10 Questions to ...

Lives & Works

Hannes Zebedin

Hannes Zebedin & Anna Witt, Dammbruch, installation view at Ve.Sch, Vienna, 2013
1. What are you working on at the moment?
I just did a joint project with Anna Witt at Ve.Sch. The exhibition was called Dammbruch and looked at the current political situation in Hungary. To supplement our artistic analysis we invited Hungarian artists working with similar themes to exhibit works. We are now planning to transfer the project into the public arena through interventions by artists and activists in front of the Hungarian Cultural Institute. This will be realised without institutional ties or within a specified timeframe. In January I’ll be doing an exhibition at Schneiderei project space in the 2nd district, for which I’m currently developing work. I’m also gathering ideas for HOTEL CHARLEROI 2014, a project in and around the Belgian city of Charleroi that was initiated in 2010 together with Adrien Tirtiaux and Antoine Turillon.

2. What does your schedule look like?
I have a somewhat ambivalent relationship to the concept of the everyday. I’m often realising projects in different locations. Every little activity or plan presents a new challenge. You have to learn to organize yourself anew, which of course can be very stimulating, but at the same time it does generate the desire for some regularity, for a non-site-specific everyday workday.

3. Do you work in a studio? What does your work space look like?
I share a working space in an apartment with two friends. This functions more like an office than a studio. I don’t need a permanent studio space for my artistic practice as my art tends to be rather ephemeral and a lot of it is assembled during installation in a given exhibition space. Sometimes when I have bigger things to make or need to simulate certain exhibition environments I go out to the farm where I grew up, where there’s plenty of space. I also do a lot of projects and interventions in public space, which requires more continuous observation.

4. What do you get outsourced or find ready-made, and what do you make yourself?
As I already mentioned, for me a lot of things come out of observation. For some time now I’ve kept a kind of journal or diary, where I log both general thoughts and ideas for artistic approaches. Then I try and formalise these approaches and set the useful ones against each other with appropriate tension. This is the real »beginning of the design process«. The subtle approach in my work sometimes resembles the form of an essay. The works are like reproductions of particular situations realised through a simple choice of materials and therefore don’t require large-scale production. But I’m always happy to discuss installation options with artist friends, or plan and collaborate with the technicians at institutions during the install.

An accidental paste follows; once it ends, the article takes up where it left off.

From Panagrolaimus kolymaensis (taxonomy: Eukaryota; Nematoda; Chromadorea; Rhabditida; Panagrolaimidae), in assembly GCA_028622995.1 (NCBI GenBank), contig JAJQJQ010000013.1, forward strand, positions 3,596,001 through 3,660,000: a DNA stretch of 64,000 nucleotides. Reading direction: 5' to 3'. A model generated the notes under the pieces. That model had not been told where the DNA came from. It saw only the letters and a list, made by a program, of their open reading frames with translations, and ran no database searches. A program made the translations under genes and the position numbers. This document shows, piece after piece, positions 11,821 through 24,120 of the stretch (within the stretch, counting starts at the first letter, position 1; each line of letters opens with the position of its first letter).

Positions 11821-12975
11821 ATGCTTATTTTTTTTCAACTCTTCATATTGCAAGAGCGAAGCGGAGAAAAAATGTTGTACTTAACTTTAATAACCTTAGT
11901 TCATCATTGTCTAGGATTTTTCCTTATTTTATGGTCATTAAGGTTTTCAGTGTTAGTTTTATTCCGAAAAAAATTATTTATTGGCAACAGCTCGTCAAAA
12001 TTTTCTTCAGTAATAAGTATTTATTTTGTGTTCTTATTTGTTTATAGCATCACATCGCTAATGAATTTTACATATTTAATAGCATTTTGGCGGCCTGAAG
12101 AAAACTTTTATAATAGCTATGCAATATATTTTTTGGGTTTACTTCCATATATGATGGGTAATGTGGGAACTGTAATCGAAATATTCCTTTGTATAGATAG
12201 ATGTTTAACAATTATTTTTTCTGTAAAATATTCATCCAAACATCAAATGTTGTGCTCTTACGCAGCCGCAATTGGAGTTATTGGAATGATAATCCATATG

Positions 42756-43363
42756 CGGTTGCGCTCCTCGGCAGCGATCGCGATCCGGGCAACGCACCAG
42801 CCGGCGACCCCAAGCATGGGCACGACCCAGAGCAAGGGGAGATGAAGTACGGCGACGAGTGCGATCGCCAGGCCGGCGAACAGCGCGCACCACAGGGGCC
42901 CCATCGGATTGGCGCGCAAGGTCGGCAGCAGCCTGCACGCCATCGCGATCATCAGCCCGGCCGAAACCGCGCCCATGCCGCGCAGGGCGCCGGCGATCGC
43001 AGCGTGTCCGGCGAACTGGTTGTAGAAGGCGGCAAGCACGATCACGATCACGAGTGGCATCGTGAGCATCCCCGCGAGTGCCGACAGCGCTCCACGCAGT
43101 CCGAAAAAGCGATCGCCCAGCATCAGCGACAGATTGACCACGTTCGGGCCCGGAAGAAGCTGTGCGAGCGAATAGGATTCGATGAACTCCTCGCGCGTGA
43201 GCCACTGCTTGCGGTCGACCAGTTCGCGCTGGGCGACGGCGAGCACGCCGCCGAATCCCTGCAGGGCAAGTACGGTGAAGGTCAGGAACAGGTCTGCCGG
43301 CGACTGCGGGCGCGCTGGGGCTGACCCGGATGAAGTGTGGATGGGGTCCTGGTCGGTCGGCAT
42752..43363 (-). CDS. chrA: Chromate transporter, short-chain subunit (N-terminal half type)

5. What does the internet mean to you in relation to your work / practice as an artist?
The internet doesn’t influence my work in any major way, to me its mainly just for organisational purposes.

6. What advice have you been given that you found really useful or helpful for you as an artist?
I once did a workshop with Alfredo Jaar in Hamburg. He said that the common denominator in the production of artworks shouldn’t be the form, but rather the soul of the individual works. That stayed with me and has remained important.

7. What can you imagine yourself doing if you ever stopped making art?
Agriculture and forestry, or something to do with professional ice hockey for either the KAC, Jesenice or Ambri-Piotta clubs. But then again, I feel like there’s always the danger of seeing these professions through an artistic lens, which wouldn’t be the reality of them at all.

8. What are the pros and cons of working as an artist in Vienna?
I don’t think Vienna is the city that artists necessarily wants to boast about »living and working« in, but that’s also an advantage. Life is affordable, the funding structures function well, the education system is good. This results in a heterogeneity of working methods. Unfortunately, these different approaches seem to fade after a certain point, and you start seeing them less and less. Which I think is a shame, because its an angle Vienna could use to position itself internationally.

9. What is the most absurd thing you’ve ever heard or read about your art?
I’ve never read anything about my work that I consider absurd, just plain good or bad, well-researched or poorly researched.

10. Which show have you seen recently that you really liked and why?
Danh Vo at the Musée d'Art Moderne de la Ville de Paris. I find his way of dealing with material in connection to personal stories really interesting and his exhibitions are extremely well installed. The Song Dong exhibition at the Barbican Art Centre in London really stayed with me too, as well as last year’s Henrik Olesen retrospective at the Kunstmuseum Basel.

Hannes Zebedin, born in 1976 in Lienz. Lives in Vienna. Recent exhibitions include: Dammbruch, (mit Anna Witt), Ve.Sch, Vienna; ReCOCO, Museum of Bat Yam, Israel; Desiring the Real. Austria Contemporary, Museum of Contemporary Art, Zagreb/Arte Merano/Contemporary; 24 spaces - A Cacophony, Malmö Konstholl, Malmö; RESIDUE (with HOTEL CHARLEROI), Wiels, Brussels (2013); 4 Interventionen, (solo) galerie.kaernten, Klagenfurt; Zweifelskontinuum, (solo) Salzburger Kunstverein, Salzburg; Szenarien über Europa 3, GfZK Leipzig (2012).